Cricketers, at least those with ambition, love to give the selectors a headache. Or so they say. What they really mean, of course, is that they would like to stake such a rock solid claim that no one with an ounce of common sense could possibly look in any other direction. Step forward Ian Bell
The Warwickshire batsman has not had to worry about his right to a place in England's Test team for a couple of years now. But while he has hit a wonderfully rich vein of form while batting at No 5 or 6, there is no doubt which position he would choose to occupy, given half a chance.
Bell made his thoughts plain as long ago as 2007 when he was most definitely not nailed into any spot, despite possessing all the talent in the world. "I told Mooresy [the then England coach, Peter Moores] that I would bat anywhere but I also said my long-term ambition was to bat at first drop," he wrote in a newspaper column after Michael Vaughan had returned to the team after injury. "What batsman doesn't?"
Since then, and thanks to a sequence that has seen him score eight centuries in 20 Tests, spread over two years, Bell's figures have combined to produce pinch-me averages of 58 and 65 at Nos 6 and 5 respectively. On the other hand, even though he completed his first double hundred at the highest level during yesterday's continued demolition of India's bowling, his return at No 3 is around the 40 mark.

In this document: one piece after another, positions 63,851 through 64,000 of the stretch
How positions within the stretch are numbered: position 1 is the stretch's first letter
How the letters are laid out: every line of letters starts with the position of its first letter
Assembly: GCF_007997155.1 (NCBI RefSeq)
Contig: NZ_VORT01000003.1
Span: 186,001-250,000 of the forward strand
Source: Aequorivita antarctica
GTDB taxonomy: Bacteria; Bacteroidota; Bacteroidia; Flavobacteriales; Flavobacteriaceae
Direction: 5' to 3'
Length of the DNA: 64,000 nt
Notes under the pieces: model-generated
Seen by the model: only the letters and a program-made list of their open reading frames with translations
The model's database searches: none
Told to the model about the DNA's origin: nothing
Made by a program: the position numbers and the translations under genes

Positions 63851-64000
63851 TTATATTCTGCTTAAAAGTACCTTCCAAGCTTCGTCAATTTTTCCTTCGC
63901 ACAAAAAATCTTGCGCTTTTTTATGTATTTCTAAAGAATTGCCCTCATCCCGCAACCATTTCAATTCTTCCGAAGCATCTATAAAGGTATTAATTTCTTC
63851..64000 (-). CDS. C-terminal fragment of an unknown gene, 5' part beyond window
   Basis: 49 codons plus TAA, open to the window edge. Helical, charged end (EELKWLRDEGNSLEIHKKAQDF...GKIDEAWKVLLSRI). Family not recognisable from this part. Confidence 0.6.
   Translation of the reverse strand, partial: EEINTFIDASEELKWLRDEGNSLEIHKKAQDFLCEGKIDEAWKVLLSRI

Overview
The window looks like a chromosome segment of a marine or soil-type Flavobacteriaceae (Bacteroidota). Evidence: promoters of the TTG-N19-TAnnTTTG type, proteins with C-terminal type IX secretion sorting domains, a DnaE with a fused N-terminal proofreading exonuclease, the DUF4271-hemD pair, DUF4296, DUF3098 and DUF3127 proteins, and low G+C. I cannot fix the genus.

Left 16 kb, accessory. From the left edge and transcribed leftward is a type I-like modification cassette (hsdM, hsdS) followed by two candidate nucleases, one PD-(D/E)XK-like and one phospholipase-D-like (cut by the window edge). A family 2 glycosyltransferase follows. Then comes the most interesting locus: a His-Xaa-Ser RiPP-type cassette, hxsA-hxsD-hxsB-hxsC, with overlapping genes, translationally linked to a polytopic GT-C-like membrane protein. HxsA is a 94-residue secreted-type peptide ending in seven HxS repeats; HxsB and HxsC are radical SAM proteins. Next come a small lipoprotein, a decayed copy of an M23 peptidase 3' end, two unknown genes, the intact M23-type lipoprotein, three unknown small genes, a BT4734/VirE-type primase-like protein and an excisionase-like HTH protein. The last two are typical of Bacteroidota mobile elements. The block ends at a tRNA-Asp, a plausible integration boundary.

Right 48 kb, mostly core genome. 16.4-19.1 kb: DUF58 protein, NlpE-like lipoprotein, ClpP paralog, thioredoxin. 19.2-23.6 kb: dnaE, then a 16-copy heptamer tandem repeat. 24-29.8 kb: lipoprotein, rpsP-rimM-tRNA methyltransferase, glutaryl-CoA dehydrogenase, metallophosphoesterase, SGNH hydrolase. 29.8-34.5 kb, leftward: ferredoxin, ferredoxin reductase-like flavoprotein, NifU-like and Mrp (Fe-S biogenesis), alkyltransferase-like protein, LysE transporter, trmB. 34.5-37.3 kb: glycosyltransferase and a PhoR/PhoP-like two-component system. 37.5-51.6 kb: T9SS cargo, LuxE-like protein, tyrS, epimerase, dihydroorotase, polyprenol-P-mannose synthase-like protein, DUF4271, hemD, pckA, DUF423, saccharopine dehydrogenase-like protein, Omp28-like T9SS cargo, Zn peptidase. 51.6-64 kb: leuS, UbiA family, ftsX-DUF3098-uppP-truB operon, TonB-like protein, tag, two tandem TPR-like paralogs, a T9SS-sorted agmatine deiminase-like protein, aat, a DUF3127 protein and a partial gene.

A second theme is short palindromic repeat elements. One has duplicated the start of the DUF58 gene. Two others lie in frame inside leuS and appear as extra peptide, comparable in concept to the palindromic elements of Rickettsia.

Lies, damn lies and statistics? Well, there is a bit of that, for sure. Most of Bell's 36 innings as a Test No 3 came at a time when he had all the style but not half the substance of the man we see now – as in the 2006-7 Ashes whitewash series when Australia's bowlers brushed him aside on almost every occasion.
"I always knew I had some unfinished business at No 3," he said last night. "At times when I was up the order before, I was probably not mature enough and I believe I'm a much better cricketer now. I've enjoyed the challenge in this series of showing everyone what I can do at No 3." And show us he has, to give England's hierarchy some food for thought.
Moving up two places in Nottingham after Jonathan Trott damaged his shoulder severely enough to miss the rest of the series, Bell batted sublimely to make 159. It was his first hundred, at the 34th attempt, as a No 3. At Edgbaston, his home ground, the 29-year-old forgot to play himself in before trying to make hay. But in this match, with England under a touch of pressure for once, he did the basics beautifully, then blossomed so spectacularly even partner Pietersen was happy to stand back and watch the show.
So what is the problem? Well, there isn't one, really, except that England already have a No 3 who has an average of 54 after 30 innings, and he was named Cricketer of the Year only a couple of months ago. His name is Trott. Come their next Test, against Pakistan early in 2012, Trott is likely to be the first player padded up after the openers. "We are looking forward to getting Trotty back and I'm pretty sure next series I will be back at No 5," said Bell.
Spoken like a realist. But you cannot keep a good man down for too long. Before any of that, though, England are keen to complete a 4-0 whitewashing of India. The knives are out for the visitors, and the criticism will only get sharper if they lose again here, but bowling coach Eric Simmons bridled last night when asked whether India were ashamed. "I don't think that is the right word to use," he said. "Disappointed."